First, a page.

With drought and growth taking a toll on the Colorado River, the source of 90 percent of the region’s water, a new law mandates the removal of turf, patch by patch.
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The West is in the grips of a climate change-fueled megadrought, and Lake Mead — the largest manmade reservoir in the country and a source of water for millions of people — has fallen to an unprecedented low.
Millions of Southern California residents are bracing for less water and many brown lawns as drought and climate change leave a large swath of the region with a growing water shortage.
California is entering the dry season with its water resources in a precarious position, having seen its driest start to the year on record. A heat wave last week sent temperatures soaring into the 90s and even triple-digits in some locations, as the paltry Sierra Nevada snowpack shrunk even further.
Maps of the American West have featured ever darker shades of red over the past two decades. The colors illustrate the unprecedented drought blighting the region. In some areas, conditions have blown past severe and extreme drought into exceptional drought. But rather than add more superlatives to the descriptions, one group of scientists believes it's time to reconsider the very definition of drought.
Snowpack Report Underscores Need for Transformative Changes to Address Record-Setting California Drought
The severe California drought is continuing for a third year, and there will be major consequences for ecosystems, agriculture, and urban and rural water users across California.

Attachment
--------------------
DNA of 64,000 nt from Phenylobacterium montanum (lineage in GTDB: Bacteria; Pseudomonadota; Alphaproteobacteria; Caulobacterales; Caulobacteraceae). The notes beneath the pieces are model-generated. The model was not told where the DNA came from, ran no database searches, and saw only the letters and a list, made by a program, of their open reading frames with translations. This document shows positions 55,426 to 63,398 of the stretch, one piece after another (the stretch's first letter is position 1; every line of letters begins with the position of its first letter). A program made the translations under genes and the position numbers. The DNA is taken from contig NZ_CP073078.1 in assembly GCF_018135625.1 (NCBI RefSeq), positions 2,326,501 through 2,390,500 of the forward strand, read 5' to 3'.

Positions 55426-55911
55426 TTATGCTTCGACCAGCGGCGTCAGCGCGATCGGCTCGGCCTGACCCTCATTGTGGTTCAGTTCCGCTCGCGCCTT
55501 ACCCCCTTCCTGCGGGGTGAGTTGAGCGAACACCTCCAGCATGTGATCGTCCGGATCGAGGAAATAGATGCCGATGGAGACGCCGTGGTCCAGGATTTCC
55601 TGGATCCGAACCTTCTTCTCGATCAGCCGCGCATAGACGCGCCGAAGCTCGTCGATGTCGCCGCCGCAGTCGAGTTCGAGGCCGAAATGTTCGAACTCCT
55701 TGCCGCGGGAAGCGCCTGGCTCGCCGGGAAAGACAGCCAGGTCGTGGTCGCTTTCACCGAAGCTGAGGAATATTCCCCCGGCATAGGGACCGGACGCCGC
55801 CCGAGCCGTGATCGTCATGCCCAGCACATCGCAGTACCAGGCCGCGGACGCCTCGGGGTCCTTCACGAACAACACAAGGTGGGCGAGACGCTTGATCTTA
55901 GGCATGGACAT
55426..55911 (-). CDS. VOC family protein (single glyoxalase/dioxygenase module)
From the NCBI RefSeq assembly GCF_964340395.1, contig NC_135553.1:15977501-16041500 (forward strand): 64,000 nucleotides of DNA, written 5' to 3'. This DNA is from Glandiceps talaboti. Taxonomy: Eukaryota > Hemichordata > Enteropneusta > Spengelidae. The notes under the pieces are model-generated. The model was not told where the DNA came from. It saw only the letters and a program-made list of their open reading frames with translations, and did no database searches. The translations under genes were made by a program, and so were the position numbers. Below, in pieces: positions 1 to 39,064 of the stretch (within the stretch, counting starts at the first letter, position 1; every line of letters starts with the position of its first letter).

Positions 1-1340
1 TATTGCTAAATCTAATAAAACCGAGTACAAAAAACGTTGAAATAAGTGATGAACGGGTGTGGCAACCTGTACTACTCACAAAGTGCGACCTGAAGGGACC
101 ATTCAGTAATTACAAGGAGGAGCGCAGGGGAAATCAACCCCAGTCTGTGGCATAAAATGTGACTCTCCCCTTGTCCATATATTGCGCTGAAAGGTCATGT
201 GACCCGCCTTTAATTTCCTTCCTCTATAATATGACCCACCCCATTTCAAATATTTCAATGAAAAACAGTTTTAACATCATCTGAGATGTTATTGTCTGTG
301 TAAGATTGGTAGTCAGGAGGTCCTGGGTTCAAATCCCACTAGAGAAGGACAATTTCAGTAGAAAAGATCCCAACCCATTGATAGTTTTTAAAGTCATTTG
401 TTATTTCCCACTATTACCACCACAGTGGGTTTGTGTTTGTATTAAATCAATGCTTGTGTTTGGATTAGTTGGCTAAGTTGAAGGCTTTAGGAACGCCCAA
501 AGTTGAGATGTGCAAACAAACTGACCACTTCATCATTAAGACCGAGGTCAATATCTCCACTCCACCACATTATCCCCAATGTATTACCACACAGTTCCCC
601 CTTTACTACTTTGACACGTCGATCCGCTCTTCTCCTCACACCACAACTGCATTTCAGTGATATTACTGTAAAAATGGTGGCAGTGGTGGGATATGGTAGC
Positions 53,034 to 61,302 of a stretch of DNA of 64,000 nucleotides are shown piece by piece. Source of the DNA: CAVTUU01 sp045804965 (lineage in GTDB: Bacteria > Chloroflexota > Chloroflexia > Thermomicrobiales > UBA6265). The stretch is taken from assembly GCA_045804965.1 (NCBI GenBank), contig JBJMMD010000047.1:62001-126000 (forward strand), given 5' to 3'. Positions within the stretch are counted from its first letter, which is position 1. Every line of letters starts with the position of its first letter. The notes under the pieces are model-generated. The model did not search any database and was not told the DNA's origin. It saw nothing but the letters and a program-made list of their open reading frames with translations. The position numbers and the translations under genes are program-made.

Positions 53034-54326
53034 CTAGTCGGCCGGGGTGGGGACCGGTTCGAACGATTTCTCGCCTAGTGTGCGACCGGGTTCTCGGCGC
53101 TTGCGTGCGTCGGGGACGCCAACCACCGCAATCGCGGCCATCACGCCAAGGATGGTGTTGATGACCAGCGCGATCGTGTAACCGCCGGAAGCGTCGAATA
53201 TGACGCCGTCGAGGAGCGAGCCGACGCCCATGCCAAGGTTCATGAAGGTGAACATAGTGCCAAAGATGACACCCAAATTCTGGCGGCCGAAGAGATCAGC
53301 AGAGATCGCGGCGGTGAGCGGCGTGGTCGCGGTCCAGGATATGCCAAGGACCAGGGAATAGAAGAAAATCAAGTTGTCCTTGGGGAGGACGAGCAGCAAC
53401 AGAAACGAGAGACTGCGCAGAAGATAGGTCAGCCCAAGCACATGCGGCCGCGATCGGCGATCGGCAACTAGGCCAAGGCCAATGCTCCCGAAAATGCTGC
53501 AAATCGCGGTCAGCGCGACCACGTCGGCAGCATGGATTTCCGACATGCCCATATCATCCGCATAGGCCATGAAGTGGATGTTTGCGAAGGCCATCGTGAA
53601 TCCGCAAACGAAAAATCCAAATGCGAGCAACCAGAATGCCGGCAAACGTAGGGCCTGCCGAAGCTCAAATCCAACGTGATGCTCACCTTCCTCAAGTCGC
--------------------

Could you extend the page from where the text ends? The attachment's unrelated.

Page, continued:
As Lake Powell Hits Landmark Low, Arizona Looks to a $1 Billion Investment and Mexican Seawater to Slake its Thirst
During his last year in office, Gov. Doug Ducey is trying to create a legacy of water security in drought-stricken Arizona. But his most ambitious effort in that quest could end up being in Mexico.
Westside Elementary opened its doors nearly a century ago here in the San Joaquin Valley, among the most productive agricultural regions on earth. As recently as 1995, nearly 500 students filled its classrooms. Now 160 students attend and enrollment is falling fast.
The American West is experiencing the worst drought in at least 1,200 years, new research shows, and climate change is responsible for 42 percent of its severity. The drought, which began in 2000 and has taken a toll on water supplies and fueled wildfires across the region, had previously been considered the worst in 500 years but a dramatic drying in 2021, when about two-thirds of the American West was in extreme drought, “really pushed it over the top,” A. Park Williams, a climate scientist and study author, told the New York Times.
Shrunk reservoirs. Depleted aquifers. Low rivers. Raging wildfires. It’s no secret that the Western U.S. is in a severe drought. New research published Monday shows just how extreme the situation has become.